While not particular realistic or detailed, each language can have a distinct purpose and use in a story. In a more complex story (that is, more complex plot than my players typically look for in an adventure) you might have two local threats that are probably not friendly toward each other.
The above list makes selecting languages spoken by characters pretty straightforward. Everyone speaks ‘Here and Now’ (Common, in D&D), academics and those interested in the before times might speak ‘Long Ago’, travelers or the like might speak ‘Far Away’, and those who regularly deal with the local threats probably speak that language (though my son did ask “why do they need a language, if you’re just going to stab them in the face and take their stuff?”… and I can’t say he doesn’t have a point). I honestly don’t have a real use for ‘Magic’, but I suppose it might be used for recording spells and the like, and in spell casting. It sounds cool, but it seems to me that it would be a dangerous language to hold a conversation in.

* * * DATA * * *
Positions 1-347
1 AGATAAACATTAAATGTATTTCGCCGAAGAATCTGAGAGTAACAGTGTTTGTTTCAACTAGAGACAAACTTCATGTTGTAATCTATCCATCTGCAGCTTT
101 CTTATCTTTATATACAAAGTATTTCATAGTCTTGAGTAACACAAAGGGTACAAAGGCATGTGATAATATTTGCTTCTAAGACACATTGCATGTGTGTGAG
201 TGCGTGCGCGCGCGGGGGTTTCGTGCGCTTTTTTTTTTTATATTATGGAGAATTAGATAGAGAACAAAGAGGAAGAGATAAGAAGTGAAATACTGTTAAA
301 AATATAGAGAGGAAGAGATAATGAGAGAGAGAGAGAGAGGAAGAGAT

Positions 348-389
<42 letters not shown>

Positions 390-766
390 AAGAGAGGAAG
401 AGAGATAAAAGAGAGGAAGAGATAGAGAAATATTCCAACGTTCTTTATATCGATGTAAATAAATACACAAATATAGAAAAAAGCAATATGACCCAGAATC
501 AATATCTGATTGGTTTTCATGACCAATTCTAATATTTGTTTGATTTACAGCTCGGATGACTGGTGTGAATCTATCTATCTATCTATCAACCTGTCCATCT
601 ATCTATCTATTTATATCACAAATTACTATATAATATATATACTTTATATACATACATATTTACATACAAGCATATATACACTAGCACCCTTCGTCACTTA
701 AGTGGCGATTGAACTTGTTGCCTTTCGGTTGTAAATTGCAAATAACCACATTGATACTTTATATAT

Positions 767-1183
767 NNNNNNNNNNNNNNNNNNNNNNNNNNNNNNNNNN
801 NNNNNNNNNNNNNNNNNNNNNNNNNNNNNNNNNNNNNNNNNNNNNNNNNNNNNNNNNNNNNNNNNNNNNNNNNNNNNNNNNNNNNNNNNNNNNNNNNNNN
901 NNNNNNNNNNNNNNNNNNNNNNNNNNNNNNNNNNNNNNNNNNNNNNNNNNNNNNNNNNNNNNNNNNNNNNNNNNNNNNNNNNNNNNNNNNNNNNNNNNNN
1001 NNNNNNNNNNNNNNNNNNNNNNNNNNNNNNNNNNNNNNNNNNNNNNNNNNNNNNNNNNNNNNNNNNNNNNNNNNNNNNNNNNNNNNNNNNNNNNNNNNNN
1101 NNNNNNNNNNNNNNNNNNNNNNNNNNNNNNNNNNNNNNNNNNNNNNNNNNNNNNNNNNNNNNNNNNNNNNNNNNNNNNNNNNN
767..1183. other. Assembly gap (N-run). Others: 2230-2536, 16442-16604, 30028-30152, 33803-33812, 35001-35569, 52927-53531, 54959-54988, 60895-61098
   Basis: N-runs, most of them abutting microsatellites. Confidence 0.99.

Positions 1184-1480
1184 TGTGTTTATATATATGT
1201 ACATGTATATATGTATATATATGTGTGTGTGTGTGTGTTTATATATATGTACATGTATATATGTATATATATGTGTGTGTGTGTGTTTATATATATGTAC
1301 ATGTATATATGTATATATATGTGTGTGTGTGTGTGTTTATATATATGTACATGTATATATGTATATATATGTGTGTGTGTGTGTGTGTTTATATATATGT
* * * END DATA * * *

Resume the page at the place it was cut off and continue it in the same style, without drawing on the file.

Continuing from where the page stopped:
I understand the desire to have many languages in a setting. In a simulationist sense this makes sense because it conforms to our own world. I’d be inclined to change the language divisions to be regional rather than racial, but that’s a minor issue (and not even relevant if the races control different regions anyway).
From a narrative perspective, though, within a single story I find it fairly uncommon that you need more than the languages identified above. The specific definitions of the languages can change from story to story (different Green Meanies, probably), but unless the story focuses on language you probably don’t need too many languages overall. The gamist perspective probably often finds more than the above to be entirely overkill.